CancerPalliative/End of Life

Starting palliative care earlier in lung cancer patients

Patients with metastatic non–small-cell lung cancer have substantial symptoms and may receive aggressive care at the end of life.

Researchers at Massachusetts General Hospital, in Boston, report improvement with earlier initiation of palliative care.

First, the details.

  • 151 patients with newly diagnosed metastatic non–small-cell lung cancer were assigned to a treatment group.
    • Palliative care + standard oncologic care
    • Standard oncologic care alone
  • Quality of life and mood were assessed at the start of the study and at 12 weeks using the Functional Assessment of Cancer Therapy–Lung (FACT-L) scale and the Hospital Anxiety and Depression Scale, respectively.
  • Data on end-of-life care were collected from electronic medical records.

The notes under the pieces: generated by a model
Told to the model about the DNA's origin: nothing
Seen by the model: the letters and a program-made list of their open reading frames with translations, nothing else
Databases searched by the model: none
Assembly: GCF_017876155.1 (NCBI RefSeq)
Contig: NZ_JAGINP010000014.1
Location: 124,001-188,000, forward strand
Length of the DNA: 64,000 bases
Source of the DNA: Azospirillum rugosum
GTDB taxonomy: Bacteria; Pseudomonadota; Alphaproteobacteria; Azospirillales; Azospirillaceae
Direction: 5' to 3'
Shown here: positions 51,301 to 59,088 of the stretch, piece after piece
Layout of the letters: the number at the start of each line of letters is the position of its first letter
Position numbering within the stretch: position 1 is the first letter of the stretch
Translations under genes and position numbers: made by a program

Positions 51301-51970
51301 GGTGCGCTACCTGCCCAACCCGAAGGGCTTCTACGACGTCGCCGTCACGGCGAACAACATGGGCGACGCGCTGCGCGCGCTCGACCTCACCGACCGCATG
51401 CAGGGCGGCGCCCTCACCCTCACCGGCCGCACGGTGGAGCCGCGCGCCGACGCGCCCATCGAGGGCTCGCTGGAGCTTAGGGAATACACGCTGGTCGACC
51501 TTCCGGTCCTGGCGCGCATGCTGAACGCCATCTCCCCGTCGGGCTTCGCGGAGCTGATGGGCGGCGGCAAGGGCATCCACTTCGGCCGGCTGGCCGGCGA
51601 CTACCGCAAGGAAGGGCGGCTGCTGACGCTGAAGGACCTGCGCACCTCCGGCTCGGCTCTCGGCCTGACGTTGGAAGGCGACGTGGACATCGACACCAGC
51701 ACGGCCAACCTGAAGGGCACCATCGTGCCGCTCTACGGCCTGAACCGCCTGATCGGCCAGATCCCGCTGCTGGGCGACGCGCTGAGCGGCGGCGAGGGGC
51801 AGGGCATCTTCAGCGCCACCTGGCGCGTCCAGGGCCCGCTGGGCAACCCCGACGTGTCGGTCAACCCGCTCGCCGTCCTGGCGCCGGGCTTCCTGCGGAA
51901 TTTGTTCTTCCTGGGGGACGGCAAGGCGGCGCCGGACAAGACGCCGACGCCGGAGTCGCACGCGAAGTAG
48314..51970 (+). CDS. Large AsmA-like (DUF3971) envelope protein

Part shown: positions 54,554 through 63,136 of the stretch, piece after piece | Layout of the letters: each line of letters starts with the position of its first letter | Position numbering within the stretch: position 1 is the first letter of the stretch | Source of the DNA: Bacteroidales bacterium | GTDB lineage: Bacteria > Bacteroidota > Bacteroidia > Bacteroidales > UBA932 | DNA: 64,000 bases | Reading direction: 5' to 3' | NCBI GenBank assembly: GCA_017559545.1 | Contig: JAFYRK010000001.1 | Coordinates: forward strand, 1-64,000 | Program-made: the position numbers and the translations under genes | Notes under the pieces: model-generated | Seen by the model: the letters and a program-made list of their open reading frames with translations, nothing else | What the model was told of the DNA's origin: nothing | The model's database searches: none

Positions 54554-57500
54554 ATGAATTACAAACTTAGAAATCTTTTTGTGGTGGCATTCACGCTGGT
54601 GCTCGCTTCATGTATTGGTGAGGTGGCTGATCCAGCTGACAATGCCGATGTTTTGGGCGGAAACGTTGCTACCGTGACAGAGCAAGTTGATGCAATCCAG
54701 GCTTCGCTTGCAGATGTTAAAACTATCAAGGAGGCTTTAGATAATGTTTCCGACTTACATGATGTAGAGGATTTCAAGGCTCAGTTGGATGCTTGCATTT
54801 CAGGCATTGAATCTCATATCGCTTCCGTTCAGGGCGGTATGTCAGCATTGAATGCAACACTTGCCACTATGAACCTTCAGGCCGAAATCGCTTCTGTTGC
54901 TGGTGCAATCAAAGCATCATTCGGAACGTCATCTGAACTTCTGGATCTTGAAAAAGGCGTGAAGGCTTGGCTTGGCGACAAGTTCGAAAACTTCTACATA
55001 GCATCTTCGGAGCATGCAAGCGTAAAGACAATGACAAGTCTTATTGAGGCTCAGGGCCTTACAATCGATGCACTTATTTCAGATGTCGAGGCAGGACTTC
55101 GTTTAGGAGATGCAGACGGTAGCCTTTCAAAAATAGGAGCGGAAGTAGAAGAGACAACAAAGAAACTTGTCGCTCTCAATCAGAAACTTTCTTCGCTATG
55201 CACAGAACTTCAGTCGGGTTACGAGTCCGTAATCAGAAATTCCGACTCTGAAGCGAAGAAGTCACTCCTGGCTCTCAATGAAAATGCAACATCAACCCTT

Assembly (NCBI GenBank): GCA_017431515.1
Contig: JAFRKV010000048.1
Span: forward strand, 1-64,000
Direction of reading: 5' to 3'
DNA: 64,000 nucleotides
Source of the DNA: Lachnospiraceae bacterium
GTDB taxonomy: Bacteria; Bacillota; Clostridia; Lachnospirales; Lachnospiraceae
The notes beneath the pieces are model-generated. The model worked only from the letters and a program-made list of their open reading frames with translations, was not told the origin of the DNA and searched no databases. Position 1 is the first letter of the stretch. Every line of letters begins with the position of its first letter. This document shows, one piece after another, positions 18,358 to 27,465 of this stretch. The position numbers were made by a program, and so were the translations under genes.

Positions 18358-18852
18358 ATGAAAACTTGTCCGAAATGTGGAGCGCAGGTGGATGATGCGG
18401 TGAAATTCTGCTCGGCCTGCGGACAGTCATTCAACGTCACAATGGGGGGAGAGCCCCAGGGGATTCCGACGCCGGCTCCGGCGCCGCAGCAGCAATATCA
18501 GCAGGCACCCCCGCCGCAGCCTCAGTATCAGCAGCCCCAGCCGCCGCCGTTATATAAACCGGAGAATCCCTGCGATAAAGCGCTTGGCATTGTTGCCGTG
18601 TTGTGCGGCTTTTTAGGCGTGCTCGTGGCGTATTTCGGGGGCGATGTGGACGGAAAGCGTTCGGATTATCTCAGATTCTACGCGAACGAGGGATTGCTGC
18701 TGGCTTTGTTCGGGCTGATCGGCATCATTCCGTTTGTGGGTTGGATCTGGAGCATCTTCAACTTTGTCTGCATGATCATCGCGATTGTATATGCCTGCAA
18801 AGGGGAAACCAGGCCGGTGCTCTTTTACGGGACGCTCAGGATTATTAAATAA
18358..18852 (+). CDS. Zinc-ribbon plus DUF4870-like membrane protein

And, the results.

  • Patients assigned to early palliative care had a better quality of life vs standard care.
  • Significantly fewer patients in the palliative care group had depressive symptoms (16% vs 38%).
  • Despite the fact that significantly fewer patients in the early palliative care group received aggressive end-of-life care (33% vs 54%), they lived significantly longer (12 vs 9 months).

The bottom line?

The authors concluded, “Among patients with metastatic non–small-cell lung cancer, early palliative care led to significant improvements in both quality of life and mood.”

Most interesting is that in this study; “patients receiving early palliative care had less aggressive care at the end of life but longer survival.”

10/1/10 20:29 JR

Hi, I’m JR

John Russo, Jr., PharmD, is president of The MedCom Resource, Inc. Previously, he was senior vice president of medical communications at, a complementary and alternative medicine website.